Paul McCartney takes to the Adelaide Entertainment Center stage for his I returned tour to the ovations of the eager audience.
Opening with Can’t Buy Me Lovewhich has a soft choir sound in its choruses, the curiosity about how much The Beatles there will be hits starting to settle. The general body language of the audience matches the levels of excitement and shows a willingness to trust what McCartney plans to offer.
Dressed in a black suit with a waistcoat, the Beatles star sported the same reliable hairstyle he’s had for the past few decades – he certainly looks younger than his 81 years.
There are three guitarists, including McCartney, and therefore the sonorous guitar presence Junior’s farm undoubtedly appeases the rock ‘n’ roll lovers in the audience. in I leave it the horn trio – trumpet, sax, trombone – pops out of the crowd, effectively illuminating the powerful fusion of guitars and horns.
George Harrison‘c something begins simply with a ukulele given to McCartney by Harrison. This part is upbeat and new, but there’s a deep sense of satisfaction when the more familiar electric guitar arrangement kicks in.
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The nostalgic vibes are amped up considerably when the band kicks off I need you in my life. Soon after, McCartney takes off his jacket, switches guitars and rolls up his sleeves for the rough Let Me Roll It. The keyboard solo adds colorful depth, making this song a setlist highlight.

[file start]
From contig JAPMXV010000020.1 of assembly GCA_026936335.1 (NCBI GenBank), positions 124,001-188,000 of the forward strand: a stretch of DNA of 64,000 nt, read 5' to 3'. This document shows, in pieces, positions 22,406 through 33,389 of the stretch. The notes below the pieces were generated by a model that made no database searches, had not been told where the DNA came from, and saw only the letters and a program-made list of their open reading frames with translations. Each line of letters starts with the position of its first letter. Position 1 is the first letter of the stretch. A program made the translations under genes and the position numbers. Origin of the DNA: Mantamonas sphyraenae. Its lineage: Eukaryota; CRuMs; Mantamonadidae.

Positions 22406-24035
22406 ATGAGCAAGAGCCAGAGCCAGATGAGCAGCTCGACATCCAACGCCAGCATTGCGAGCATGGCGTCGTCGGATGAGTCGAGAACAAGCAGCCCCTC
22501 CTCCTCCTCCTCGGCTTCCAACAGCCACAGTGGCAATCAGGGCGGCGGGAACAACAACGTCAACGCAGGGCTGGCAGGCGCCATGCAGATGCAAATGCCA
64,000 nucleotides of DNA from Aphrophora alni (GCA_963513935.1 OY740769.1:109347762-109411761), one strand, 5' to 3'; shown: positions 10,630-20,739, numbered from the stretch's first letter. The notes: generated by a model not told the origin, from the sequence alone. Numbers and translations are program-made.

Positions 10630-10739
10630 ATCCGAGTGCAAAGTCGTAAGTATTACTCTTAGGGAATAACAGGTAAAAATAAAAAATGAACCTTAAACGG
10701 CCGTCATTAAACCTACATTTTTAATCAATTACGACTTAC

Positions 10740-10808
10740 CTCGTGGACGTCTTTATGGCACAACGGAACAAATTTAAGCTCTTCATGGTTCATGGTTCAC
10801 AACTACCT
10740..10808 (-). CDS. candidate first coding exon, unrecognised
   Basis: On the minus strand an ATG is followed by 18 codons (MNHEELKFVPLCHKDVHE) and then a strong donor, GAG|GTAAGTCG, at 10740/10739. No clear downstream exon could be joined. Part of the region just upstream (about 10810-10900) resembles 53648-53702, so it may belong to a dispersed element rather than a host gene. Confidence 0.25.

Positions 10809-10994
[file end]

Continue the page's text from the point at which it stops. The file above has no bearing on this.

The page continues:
There is an add-on Jimi Hendrix respect McCartney proudly shares that pepper sergeant the album was released on Friday; Hendrix then learned the title song in two days and opened his show with it on Sunday. The banter and stories cleverly round out the set list; McCartney is short, comical and candid.
Moving on to the piano, the musical pulse of Let them in echo and this is followed by my valentine which McCartney wrote for his wife Nancy.
The band visibly feeds off the energy of the audience, especially the passionate drummer who dramatically entertains with his choreography during Dance tonight.
During blackbird, silence passes over the arena. There are lots of noticeable hugs in the crowd – a bonding way to enjoy the poignancy of this song and realize the privilege of hearing it live.
McCartney is grateful and sincere when responding to one of the louder cheers from the audience. He acknowledges the hand-made signs and jokes that it’s their fault if he ever forgets the lyrics.
Vocally, McCartney is consistent, controlled and carried superbly by the band. come back let it be powered by pyrotechnics live and let die and the phenomenal Hey Jude (where the house lights come up to highlight the audience’s impressive sing-a-long efforts) lead us into the encore. We now realize that it really is Paul McCartney, in all his glory, on that stage.
When McCartney returns, the Australian flag flies on stage. Visuals from John Lennon graces the screen and its audio is inserted for I have a feeling. It’s a powerful virtual duet that powerfully helps the crowd imagine its presence.
“When we play a Beatles song, your phones light up and it’s like a galaxy of stars,” McCartney tells us, “and when we play a new song, it’s like a black hole – but we’re going to play them anyway! ” Whether the group breaks out in Ob-La-Dee or The Quarrymen‘c Despite all the danger, McCartney gives it his all and seems equally passionate about the classics and newer works.
McCartney exceeded expectations in his more than two-hour concert featuring 39 songs. The set list is diverse, with different musical tastes and downright meaningful. The Skelter Heroes and Golden nap leading up to the finale where the lightning strikes in full force and the lyrics “You’re gonna carry that weight a long time” transport the crowd happily into the Adelaide evening air.